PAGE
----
Denver is a city that is home to more than 600,000 people. From its founding in 1858 as a gold mining town, hence the “Denver Nuggets”, it has grown and become a melting pot of cultures. What sets this city apart is its diversity in people, ways of life and geographic location. From exotic cuisine and street art festivals to the Rocky Mountain backdrop, Denver has a lot going for it. Whether you want to shop, get coffee, check out art, eat some exotic foods or try about one-billion different types of beer from over 30 breweries on a rooftop, as you watch the setting sun over the city skyline and mountains, you can find it exclusively in Denver. Below are a handful of neighborhoods you have to experience.
RiNo is a unique neighborhood of Denver that is home to hundreds upon hundreds of street art displays. Everywhere you go there is something and many of the pieces are unbelievably cool. Though known for its art and industrial looking buildings, you can find coffee shops, breweries, art galleries and studios. If you’re looking for some good fitness facilities and a variety of workout styles, you'll definitely want to check RiNo out!
The Lux Zone one might go to window shop for future purchases or to completely spoil themselves in a number of ways. The area hosts a massive outdoor shopping center that has everything from luxury hotels to the fanciest restaurants and privately owned shops of all kinds. Though it might be considered the “Higher End” part of town, it’s a place that welcomes anyone and everyone. So visit some shops exclusive to Cherry Creek, a fantastic restaurant and end out the day with a visit to some the top spas around.
A few subdivisions make up Park Hill, so here is the rundown.
Park Hill Northeast is a more affordable area of the Park Hill region and was meant to be so. It has poured back into the community by developing affordable, low-income senior living with a recently integrated apartment complex. There are a number of amenities such as parks and a gardens for the tenants and surrounding community members.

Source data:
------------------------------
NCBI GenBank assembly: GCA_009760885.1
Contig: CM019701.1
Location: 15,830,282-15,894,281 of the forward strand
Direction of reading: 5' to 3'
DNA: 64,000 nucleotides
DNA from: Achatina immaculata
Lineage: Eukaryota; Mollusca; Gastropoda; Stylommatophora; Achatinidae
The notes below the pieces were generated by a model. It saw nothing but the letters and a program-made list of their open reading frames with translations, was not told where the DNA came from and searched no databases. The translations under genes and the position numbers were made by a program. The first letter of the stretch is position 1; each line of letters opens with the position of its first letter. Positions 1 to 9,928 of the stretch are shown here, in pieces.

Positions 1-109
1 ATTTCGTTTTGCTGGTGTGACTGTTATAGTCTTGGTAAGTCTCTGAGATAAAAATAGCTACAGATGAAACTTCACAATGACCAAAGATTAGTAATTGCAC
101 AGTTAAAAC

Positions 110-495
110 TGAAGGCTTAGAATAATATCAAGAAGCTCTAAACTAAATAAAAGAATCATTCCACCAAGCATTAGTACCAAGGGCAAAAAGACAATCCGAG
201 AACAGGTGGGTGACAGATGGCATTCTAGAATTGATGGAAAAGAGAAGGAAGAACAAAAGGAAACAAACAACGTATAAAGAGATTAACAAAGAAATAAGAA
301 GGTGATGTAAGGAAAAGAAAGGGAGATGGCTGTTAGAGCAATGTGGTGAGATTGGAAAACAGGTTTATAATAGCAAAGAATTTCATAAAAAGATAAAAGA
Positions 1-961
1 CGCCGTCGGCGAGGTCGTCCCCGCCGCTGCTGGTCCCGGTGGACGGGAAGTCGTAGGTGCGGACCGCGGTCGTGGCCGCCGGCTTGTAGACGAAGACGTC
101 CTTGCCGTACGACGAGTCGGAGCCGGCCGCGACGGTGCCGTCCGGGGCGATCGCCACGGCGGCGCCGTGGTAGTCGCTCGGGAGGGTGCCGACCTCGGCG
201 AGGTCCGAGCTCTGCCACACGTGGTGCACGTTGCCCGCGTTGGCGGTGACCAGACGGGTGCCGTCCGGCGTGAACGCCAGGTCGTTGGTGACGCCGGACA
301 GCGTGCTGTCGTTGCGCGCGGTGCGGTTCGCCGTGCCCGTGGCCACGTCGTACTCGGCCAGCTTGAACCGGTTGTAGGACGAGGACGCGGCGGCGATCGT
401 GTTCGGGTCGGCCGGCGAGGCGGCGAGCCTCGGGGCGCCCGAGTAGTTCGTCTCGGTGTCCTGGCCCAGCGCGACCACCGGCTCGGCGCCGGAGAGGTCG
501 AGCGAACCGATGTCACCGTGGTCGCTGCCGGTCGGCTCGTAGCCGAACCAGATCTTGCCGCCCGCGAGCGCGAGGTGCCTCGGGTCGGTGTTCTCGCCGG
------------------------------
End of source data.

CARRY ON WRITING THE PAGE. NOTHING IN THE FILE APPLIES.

Park Hill North and South are very similar. The brick bungalows that line the streets are home to many shops and restaurants that are often overlooked by most. Little Ma and Pa places with the best food, tuck away neatly as if they are hiding from tourists. So ask the locals for the best places to eat. Park Hill South backs right up to the Museum of Nature and Science and the Denver Zoo. While Park Hill North backs up to the City Park Golf Course. Though similar, Park Hill North and South have their differences and you can make an adventure of exploring them. Be sure to check out Prodigy Coffee House, a non-profit coffee shop that gives underprivileged youth work experience and teaches them skills for a trade.
This Denver neighborhood is good sized and located just outside of Downtown. One of its restaurants it is most known for is Linger Eatuary, which was originally “Olinger Mortuaries”. With several levels of seating in the restaurant, including rooftop, this is the place to be for good food and drinks with a classic Denver skyline experience. And what do you know, there is an ice cream shop in the shape of an old milk can called Little Man Ice Cream built just to the side of the restaurant. Aside from this you can find some hidden gems of boutiques, art galleries and coffee shops while enjoying some very good ice cream from Little Man.
As you may have guessed, is near the South Platte River. Though a slightly older part of Denver it has recently been getting a makeover. With new homes and remodels happening all over, there is an energetic tempo in the neighborhood. Platt Park itself is a lovely stroll as well. Peace in the busy city can be found here.